NodeJS is a new and fast growing server-sided technology, and Node developers are among the best paid in the industry. By being able to comprehend Node.JS, you can build or manage high quality, robust web applications, and thereby increase your chances of getting a job.


Nodejs is an open source cross platform environment for creating server side and network applications. NodeJS is built on the Chrome's JavaScript Runtime and uses non blocking I/O and even driven model to make some of the world's lightest and scalable web applications.

In this course you will learn and comprehend NodeJS by seeing how things work under the hood, and how that knowledge helps you circumvent common problems or bugs.


You will learn about JavaScript Server programming and NPM modules, the use of other related frameworks and technologies. You'll also learn how to structure your code for reuse and to be easier to understand, manage, and expand using modules, and understand how modules really work.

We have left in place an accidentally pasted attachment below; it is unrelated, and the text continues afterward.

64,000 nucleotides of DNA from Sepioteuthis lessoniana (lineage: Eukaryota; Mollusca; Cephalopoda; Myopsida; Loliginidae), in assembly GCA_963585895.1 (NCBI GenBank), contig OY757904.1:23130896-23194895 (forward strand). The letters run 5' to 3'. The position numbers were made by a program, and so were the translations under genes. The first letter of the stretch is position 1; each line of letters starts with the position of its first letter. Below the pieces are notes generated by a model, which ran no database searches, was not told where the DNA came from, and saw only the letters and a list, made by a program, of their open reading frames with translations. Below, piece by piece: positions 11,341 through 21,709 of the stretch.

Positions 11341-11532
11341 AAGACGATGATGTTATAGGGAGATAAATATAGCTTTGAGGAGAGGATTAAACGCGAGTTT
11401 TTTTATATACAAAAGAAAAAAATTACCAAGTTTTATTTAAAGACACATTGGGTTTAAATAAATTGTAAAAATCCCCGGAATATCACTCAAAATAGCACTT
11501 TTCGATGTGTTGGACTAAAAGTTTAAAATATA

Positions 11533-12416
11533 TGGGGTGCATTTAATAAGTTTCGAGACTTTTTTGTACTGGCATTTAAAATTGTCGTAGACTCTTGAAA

And because we'll be learning about async programming, we'll see how asynchronous code works in Node and the Node event loop, as well as how to use the event emitter, streams, buffers, pipes, and work with the right files. We'll dive into web sites, web apps and APIs with the express server and learn how express can shave time off universal operations.


At the end of this course, you'll gain a deep understanding of the Javascript concepts and other computer science methodologies that power Node.

NOTE: This is an EARLY BIRD version of the course, meaning all content is not yet published. New content will continue to be added after launch.

About The Instructor

shawnthetechie
Shawn Ng

Instructor